Who'll defend real pioneers?
BY CINDY RICHARDS
Gentrification has become a dirty word. But without it, a city would die, buried under the weight of blighted neighborhoods.
In a vibrant city, those decaying neighborhoods become the fodder for community developers who know how to take a dilapidated building, sprinkle it with tax-advantaged investment dollars and transform it into a neighborhood showplace. After the community developers have worked their magic, private developers take their first, tentative steps into a neighborhood where they once feared to tread.
Soon, the urban pioneers venture in. Then, just as the neighborhood becomes a place fit to live, the housing prices skyrocket and the yuppies stampede.
Before you know it, they are kicking out anyone who can't keep up with the Joneses.
Such is the case of West Town. Not too many years ago, it was a sad and underserved community where Latino families struggled to keep food on the table and their kids out of the gangs. Today, the neighborhood is a shining example of gentrification. It has been discovered by the wealthy white folks who wouldn't have been willing to drive through (much less live in) the area a decade ago.
Gentrification certainly isn't a new phenomenon, nor is it unique to Chicago. Urban centers across the country are facing the same speedy transitions.
In every instance, it is fair to ask: How does the upscaling affect long-term residents? Where are they supposed to go? Shouldn't there be some way to ensure that the people who suffered through the worst of a neighborhood can stick around to enjoy the best of it as well?
Those same questions are being asked in a new study from the Nathalie P. Voorhees Center for Neighborhood and Community Improvement at the University of Illinois at Chicago. The study was conducted with Bickerdike Redevelopment Corp., the nonprofit community development group that worked in West Town when no one else would. It reviews the recent history of the area and offers some suggestions for ways to stem the tide of gentrification before it sweeps away every longtime resident.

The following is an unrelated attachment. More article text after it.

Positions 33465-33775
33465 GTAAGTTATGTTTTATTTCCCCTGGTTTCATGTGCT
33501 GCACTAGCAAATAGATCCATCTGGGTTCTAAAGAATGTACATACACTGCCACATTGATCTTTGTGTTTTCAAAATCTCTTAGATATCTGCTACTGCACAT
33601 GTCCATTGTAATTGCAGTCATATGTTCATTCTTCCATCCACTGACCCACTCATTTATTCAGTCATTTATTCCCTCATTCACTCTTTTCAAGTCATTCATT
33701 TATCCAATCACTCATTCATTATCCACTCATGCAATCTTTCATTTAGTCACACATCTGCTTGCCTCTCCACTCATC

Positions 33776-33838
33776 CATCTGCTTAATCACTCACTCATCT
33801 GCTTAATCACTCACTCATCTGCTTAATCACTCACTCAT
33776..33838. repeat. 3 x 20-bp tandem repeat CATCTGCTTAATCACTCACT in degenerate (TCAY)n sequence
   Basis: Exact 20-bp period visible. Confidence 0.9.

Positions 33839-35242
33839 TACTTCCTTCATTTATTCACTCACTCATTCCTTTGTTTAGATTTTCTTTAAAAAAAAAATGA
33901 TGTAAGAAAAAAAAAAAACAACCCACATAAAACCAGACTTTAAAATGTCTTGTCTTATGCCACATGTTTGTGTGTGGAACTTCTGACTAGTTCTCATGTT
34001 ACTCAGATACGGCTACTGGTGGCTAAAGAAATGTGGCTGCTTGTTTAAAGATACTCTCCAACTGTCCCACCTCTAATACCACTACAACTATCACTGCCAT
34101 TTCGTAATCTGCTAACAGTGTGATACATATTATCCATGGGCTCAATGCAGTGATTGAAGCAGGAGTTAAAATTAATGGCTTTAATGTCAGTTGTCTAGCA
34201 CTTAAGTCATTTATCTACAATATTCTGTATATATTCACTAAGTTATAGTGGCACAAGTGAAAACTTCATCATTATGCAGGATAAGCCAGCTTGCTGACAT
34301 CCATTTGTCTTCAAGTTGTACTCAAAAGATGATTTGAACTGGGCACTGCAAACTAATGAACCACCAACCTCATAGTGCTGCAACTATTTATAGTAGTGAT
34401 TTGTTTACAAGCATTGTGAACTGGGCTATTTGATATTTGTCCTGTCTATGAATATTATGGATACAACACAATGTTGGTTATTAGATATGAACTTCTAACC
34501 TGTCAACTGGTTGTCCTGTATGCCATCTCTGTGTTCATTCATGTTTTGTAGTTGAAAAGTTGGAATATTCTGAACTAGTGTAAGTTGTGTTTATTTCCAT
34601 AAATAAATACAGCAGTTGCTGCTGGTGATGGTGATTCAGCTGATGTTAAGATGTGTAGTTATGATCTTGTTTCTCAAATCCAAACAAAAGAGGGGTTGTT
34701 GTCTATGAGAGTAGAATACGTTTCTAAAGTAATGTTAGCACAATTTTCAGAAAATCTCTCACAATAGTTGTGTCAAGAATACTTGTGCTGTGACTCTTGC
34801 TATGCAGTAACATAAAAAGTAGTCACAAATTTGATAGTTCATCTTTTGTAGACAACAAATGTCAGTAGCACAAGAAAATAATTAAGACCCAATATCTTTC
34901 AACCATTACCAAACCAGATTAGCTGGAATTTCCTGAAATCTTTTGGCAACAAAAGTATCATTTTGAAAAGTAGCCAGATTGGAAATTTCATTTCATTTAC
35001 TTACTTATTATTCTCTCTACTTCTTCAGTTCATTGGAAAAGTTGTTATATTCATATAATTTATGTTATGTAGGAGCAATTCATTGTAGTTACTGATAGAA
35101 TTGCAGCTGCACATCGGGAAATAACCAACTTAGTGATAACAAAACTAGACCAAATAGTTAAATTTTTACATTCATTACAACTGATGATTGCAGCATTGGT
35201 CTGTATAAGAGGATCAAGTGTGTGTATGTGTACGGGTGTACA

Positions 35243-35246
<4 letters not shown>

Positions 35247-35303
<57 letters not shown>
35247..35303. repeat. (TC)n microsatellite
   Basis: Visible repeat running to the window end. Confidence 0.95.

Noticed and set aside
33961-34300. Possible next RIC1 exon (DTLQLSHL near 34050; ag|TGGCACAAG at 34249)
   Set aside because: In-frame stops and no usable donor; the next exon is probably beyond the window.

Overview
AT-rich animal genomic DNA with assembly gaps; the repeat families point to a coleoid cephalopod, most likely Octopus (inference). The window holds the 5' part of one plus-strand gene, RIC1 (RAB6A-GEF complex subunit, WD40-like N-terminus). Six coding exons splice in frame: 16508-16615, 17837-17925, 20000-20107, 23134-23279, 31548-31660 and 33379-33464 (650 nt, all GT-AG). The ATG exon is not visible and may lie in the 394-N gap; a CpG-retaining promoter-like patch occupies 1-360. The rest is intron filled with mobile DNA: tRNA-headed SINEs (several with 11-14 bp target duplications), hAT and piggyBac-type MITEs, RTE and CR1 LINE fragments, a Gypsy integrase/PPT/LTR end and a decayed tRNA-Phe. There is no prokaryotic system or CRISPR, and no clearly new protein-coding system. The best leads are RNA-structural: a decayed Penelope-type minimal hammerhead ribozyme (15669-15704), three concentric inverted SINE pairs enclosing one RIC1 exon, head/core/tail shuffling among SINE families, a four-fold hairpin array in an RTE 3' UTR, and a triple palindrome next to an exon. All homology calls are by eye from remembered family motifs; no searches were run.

Despite a widespread belief that gentrification is a ''market'' phenomenon that cannot be stopped, there are public policies that can help preserve the character of a community, the authors believe. Among the recommendations is one calling for a citywide policy that would set aside 20 percent of the housing in the neighborhood for low-income residents. ''Inclusionary zoning'' would require all developers to earmark a certain percentage of each new project for affordable housing units that could be rented or sold at below-market rates. It's worked in other areas.
Joy Aruguete, the energetic executive director of Bickerdike, believes set-asides can work in Chicago as well. She even believes that a City Hall decree would be welcomed by some aldermen who find themselves caught between the needs of long-term residents for affordable housing and the demands of newcomers for ever-increasing property values.
Maybe there are a few aldermen who want the political cover such an ordinance would offer. But there are far more who relish the control they have over development in their ward.
While I applaud the efforts of Bickerdike and the Voorhees Center, this gentrification issue is a problem that won't be solved with cowardice. City Hall has a number of programs aimed at increasing the stock of affordable housing, but it is not going to shield weak-kneed aldermen.
Without City Hall, the only hope for soon-to-be-displaced residents is to convince their aldermen to get a little backbone. They need aldermen who will stand up to the carpetbaggers and say: ''These folks were here first, and we're going to figure how to help them stay.''
That's right: They need help from the same aldermen who have failed them in the past.
It's no wonder gentrification has become a dirty word.
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